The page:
OPINION: “Shadow and Bone” is the future of adaptations

EP Presnell

A couple of weeks ago, Netflix’s adaptation of the popular YA series “Shadow and Bone” dropped and made waves in both the YA book community on social media platforms and television reviewers. Regardless as to what brings viewers to the series, it is popular and an overall success. 

As someone who read the books for the first time this past month (I read the “Shadow and Bone” trilogy and am working my way through “Six of Crows” currently) I can say that this is an amazing adaptation of the books. The first season focuses on the first book primarily with a side story that is completely new featuring some of the characters from “Six of Crows.” Despite their story being brand new, Kaz, Inej and Jesper are adapted and written beautifully to maintain their voice and style from their source content.

What really stands out about “Shadow and Bone” and its adaptation is how the story transforms to fit on screen and in 2021. The original series was written in 2013 and follows the basic hero’s journey story; I’m sure you’ve heard this story before. 

A girl who grew up ordinary thinks there is nothing special about her and has a childhood friend who she will soon enough find out she’s in love with. After finding out she’s special, she gets taken into this new world where a new man tries to seduce her, but ultimately ends up with her friend. 

This is how “Shadow and Bone” works, but Leigh Bardugo has such immense world building with the Grisha that it stands out from other series. This is also furthered by the fact there have been some minor rewrites and character adjustments to make each of the characters unique and enjoyable that weren’t as prominent in the book. 

Overall, I absolutely loved “Shadow and Bone” and think it is an amazing example of what book adaptations should be.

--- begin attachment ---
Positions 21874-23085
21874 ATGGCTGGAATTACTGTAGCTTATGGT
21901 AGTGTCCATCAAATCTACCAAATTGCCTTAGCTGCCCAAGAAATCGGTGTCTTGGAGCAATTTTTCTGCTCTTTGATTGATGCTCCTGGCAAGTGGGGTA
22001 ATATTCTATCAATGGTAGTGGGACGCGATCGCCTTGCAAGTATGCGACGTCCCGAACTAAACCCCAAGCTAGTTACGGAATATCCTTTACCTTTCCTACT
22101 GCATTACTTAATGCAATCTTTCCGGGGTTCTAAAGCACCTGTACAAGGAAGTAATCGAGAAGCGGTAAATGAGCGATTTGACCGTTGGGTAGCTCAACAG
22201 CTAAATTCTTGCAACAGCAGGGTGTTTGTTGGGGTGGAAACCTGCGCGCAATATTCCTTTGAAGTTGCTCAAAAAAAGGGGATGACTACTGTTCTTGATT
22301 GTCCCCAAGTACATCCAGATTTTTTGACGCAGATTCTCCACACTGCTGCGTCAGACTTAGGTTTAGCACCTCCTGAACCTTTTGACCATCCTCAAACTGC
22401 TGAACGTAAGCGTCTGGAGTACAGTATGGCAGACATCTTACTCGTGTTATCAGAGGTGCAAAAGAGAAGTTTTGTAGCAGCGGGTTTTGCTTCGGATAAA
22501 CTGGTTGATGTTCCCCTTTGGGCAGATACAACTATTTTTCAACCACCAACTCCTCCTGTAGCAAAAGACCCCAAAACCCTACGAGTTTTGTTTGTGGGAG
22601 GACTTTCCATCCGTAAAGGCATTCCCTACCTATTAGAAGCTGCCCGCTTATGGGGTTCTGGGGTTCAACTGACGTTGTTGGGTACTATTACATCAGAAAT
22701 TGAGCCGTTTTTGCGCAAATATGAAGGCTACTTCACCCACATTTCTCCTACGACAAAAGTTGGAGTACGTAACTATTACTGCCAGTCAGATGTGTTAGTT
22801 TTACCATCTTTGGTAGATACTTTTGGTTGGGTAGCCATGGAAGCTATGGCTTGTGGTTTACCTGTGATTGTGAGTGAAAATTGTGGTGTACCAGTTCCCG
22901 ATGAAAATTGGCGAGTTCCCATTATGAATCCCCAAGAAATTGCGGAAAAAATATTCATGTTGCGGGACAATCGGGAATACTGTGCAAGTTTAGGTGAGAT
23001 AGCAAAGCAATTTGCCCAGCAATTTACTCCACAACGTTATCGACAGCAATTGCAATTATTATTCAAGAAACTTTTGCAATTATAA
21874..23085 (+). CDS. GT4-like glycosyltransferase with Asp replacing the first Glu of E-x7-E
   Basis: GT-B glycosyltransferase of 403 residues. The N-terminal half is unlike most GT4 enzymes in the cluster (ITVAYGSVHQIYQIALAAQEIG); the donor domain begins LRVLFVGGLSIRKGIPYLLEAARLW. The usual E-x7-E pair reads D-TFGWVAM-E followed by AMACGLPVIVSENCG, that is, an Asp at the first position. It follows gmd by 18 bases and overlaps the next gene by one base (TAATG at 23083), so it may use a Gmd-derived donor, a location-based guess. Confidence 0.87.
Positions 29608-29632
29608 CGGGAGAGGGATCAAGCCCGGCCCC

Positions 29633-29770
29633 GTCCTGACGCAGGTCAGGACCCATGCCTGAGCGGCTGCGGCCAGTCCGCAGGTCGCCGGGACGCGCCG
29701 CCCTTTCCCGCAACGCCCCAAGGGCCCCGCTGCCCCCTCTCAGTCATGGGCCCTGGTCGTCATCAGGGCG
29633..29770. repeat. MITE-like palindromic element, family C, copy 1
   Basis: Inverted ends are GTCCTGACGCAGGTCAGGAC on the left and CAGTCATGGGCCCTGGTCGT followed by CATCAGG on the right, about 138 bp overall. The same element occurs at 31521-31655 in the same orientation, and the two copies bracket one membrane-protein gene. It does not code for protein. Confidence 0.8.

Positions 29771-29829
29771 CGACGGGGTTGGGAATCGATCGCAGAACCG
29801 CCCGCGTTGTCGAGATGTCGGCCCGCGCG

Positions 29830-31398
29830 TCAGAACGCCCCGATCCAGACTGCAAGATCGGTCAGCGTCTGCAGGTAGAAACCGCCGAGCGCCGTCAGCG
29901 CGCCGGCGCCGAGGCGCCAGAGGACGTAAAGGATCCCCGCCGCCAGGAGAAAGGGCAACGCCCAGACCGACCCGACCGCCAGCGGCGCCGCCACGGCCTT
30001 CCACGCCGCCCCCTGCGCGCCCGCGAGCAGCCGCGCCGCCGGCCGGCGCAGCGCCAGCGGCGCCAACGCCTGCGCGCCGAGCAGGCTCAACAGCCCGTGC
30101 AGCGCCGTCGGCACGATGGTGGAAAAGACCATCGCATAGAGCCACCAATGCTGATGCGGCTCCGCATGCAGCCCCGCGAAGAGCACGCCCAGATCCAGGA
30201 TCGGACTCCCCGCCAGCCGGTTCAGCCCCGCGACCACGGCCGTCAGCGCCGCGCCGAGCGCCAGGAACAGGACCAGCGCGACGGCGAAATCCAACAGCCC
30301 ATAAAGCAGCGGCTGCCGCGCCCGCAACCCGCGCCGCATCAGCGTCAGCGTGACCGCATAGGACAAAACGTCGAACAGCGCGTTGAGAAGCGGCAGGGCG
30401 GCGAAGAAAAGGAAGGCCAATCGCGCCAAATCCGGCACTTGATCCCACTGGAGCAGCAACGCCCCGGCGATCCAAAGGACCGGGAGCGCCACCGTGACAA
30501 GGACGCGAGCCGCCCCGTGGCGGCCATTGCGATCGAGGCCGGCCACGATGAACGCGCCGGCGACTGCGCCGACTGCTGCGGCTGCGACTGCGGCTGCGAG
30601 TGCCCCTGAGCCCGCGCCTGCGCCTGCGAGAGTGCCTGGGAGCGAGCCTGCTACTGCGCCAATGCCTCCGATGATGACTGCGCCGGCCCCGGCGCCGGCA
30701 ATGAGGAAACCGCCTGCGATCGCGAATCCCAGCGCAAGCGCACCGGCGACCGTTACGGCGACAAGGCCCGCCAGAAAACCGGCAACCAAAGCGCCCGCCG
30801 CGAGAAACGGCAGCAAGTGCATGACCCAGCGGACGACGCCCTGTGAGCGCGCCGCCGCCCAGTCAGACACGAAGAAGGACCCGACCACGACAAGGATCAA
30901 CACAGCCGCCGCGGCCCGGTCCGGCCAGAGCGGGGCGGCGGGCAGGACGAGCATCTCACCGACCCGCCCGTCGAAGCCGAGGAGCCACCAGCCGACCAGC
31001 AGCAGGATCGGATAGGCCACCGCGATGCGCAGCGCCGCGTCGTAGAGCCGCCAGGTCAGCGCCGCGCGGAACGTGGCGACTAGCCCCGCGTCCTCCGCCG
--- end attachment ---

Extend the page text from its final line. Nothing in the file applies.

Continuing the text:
What makes books amazing and, in my opinion, one of the best entertainment platforms, is that it is a limitless platform. Books can be very long, super short or anywhere in the middle and it has the ability to really fledge stories and characters out. Movies have a time limit, which means certain things have to be cut for time in instances like a book adaptation. If a book is going to be adapted, television shows have the time and opportunity to truly fledge it out that a movie simply can’t do. 

Fantasy series especially deserve the time to world build through television shows which allows growth for the characters and an attachment to grow between fans and the show. Two wonderful examples of failed adaptations are the “City of Bones” movie and the infamously awful “Percy Jackson” movies. Although “City of Bones” was adapted later into the “Shadowhunters” show on Freeform, that also flopped horribly; these are both books that could have done very well had they simply been given a show platform to expand and grow. 

Currently, Disney + has a Percy Jackson series in the works, so all of my fingers are crossed that they can follow in Netflix’s footsteps and create an adaptation that honors the books well. 

At the end of the day, it is thrilling to see book characters get brought to screens and to see their stories interpreted in a new way, but television shows need to be the new normal for adaptations. “Shadow and Bone” showed that with the right crew and brains working on a project, amazing things can come from it.